Many Puerto Ricans slept outside and woke up to an island still largely without power Wednesday after a string of earthquakes rocked their home in recent days.
The worst quake — a magnitude 6.4 that struck early Tuesday – killed at least one person, injured at least nine others and caused the power outage that has left a majority of the U.S. territory without electricity.
Hundreds of buildings have also been damaged or are close to crumbling, forcing people to pull their beds into the streets in fear that an aftershock could flatten their homes.
"There's no power. There's no water. There is nothing. This is horrible," 80-year-old Lupita Martínez told the Associated Press as she sat in a parking lot with her husband.
According to the U.S. Geologic Survey, there have been more than 950 earthquakes and aftershocks recorded in the area as of Tuesday night since Dec. 31, though many were weak and could not be felt.
U.S. Federal Emergency Management Agency officials said Tuesday aid had been made available to help the recovery efforts after President Donald Trump signed an emergency declaration.
"All of Puerto Rico has seen the devastation of this earthquake," Gov. Wanda Vázquez told Reuters. Vázquez took office in August in the wake of massive protests and scandal that led Ricardo Rosselló to step down.
Vázquez also declared an emergency and mobilized the national guard as roughly 750 people were in government shelters, many in the southwest of the island.
Guánica, among the worst hit towns in the southwest, had to move about 200 people outside a shelter after quakes threatened the structure. They had been staying there because previous earthquakes damaged their homes.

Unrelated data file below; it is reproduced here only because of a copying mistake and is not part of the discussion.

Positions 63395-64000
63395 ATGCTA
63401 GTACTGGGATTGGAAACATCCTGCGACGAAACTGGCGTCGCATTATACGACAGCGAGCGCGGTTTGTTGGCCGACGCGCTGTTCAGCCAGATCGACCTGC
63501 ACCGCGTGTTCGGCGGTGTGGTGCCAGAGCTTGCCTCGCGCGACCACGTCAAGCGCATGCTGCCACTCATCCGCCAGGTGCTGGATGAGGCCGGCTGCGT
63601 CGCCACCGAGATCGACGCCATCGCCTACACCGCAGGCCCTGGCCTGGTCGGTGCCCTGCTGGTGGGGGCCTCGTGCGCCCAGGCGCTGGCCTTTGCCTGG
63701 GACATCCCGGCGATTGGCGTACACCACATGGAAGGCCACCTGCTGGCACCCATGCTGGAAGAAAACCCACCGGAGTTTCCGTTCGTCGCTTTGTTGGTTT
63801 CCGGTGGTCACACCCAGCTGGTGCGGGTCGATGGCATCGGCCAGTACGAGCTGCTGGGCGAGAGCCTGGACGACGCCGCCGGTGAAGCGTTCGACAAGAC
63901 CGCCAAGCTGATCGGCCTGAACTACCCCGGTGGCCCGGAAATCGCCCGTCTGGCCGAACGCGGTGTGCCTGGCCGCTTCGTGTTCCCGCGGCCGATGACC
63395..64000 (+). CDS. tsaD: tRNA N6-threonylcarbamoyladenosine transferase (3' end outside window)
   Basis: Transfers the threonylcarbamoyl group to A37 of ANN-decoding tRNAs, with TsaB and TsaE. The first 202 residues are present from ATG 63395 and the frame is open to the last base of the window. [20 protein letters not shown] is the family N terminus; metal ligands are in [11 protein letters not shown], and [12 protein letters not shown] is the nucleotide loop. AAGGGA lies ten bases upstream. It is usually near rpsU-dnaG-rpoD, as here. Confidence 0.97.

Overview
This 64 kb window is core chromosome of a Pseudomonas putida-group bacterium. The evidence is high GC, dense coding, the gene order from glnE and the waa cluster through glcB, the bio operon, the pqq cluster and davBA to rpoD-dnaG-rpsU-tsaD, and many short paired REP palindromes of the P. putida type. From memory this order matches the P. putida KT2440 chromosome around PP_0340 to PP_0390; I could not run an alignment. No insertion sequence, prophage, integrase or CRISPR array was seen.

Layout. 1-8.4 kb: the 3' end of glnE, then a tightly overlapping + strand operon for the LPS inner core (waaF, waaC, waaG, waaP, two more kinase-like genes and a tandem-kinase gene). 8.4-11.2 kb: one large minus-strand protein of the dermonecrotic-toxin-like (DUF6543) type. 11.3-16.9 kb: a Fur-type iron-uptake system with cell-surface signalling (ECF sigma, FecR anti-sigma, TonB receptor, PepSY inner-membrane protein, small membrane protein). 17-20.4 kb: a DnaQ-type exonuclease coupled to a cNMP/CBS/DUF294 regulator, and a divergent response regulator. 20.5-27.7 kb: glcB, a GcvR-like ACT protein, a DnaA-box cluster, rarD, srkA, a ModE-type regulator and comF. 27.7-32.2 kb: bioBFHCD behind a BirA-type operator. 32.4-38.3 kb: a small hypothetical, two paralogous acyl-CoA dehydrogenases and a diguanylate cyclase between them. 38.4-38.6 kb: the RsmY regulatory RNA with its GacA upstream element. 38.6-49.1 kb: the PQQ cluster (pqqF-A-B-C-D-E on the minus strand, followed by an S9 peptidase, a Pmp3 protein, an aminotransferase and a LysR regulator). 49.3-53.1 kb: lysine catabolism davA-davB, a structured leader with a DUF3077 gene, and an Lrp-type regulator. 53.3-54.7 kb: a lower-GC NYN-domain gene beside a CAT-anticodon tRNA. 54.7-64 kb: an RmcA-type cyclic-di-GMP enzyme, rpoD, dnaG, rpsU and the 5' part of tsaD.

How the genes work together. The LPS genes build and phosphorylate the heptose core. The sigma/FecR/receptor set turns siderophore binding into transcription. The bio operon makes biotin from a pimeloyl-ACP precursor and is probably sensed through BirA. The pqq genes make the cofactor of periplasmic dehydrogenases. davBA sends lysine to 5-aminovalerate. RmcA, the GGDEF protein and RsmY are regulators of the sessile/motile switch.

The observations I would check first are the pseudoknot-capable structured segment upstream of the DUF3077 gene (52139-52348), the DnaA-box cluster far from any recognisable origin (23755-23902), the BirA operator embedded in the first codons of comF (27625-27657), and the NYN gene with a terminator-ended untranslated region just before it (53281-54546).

"We are confronting a crisis worse than Hurricane Maria," said Guánica Mayor Santos Seda about the town of 1,500 people.
Nearly 700 homes are close to collapsing and about 150 have already been affected, he said.
"I am asking for empathy from the federal government," he added.
The powerful earthquake Tuesday was the strongest the island has seen in more than a century and comes as many areas are still recovering from the devastation of the deadly Hurricane Maria in 2017, which killed thousands.
Many were critical of the federal government's response to Hurricane Maria, saying more could have been done to aid the recovery efforts.
Schools were still closed Wednesday and most government employees were told to stay home from work. According to Reuters, power should return to much of the island within the next day or two, barring no other large aftershocks or quakes.
The quakes have also destroyed a popular tourist landmark, Punta Ventana, a coastal rock formation that had formed a sort of rounded window. The Puerto Rico Tourism Company confirmed that two other sites, Cueva Ventana and Ruinas del Faro, also suffered irreparable damage.
Contributing: The Associated Press.